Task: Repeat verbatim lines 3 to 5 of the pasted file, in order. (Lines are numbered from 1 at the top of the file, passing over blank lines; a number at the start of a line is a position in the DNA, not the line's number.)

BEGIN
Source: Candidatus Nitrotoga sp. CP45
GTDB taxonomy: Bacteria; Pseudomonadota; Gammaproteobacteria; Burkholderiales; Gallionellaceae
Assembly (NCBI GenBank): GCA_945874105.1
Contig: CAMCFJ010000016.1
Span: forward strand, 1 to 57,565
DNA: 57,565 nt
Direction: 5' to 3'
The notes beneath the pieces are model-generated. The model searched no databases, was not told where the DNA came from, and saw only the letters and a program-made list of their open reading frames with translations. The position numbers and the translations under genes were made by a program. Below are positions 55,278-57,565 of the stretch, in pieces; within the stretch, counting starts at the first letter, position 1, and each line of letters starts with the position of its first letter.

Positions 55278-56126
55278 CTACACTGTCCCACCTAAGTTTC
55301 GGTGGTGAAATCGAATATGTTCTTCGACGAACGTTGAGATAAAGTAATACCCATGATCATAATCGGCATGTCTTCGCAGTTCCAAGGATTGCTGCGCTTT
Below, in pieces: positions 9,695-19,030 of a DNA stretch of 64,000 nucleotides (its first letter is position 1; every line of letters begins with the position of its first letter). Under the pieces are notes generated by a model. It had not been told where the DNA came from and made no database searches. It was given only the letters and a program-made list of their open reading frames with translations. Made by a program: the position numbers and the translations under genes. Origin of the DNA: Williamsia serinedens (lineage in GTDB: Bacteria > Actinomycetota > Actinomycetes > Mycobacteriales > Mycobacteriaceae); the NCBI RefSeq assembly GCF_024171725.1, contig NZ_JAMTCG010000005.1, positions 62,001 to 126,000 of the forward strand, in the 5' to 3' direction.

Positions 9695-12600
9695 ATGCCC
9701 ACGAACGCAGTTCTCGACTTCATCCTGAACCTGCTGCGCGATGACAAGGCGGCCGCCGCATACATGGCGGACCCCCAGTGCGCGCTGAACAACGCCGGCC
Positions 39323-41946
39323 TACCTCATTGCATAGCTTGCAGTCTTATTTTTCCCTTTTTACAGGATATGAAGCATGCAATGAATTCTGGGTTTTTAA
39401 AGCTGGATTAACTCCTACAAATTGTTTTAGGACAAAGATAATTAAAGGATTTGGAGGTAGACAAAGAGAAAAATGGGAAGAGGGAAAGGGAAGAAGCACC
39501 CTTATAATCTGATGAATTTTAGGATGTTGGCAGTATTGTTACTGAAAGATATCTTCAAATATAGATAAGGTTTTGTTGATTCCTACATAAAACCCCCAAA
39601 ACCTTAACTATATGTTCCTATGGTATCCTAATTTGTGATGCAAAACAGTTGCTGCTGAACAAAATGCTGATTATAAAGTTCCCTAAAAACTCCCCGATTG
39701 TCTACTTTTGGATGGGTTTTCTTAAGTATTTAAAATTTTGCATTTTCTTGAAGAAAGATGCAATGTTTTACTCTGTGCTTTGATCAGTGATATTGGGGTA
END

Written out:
Assembly (NCBI GenBank): GCA_945874105.1
Contig: CAMCFJ010000016.1
Span: forward strand, 1 to 57,565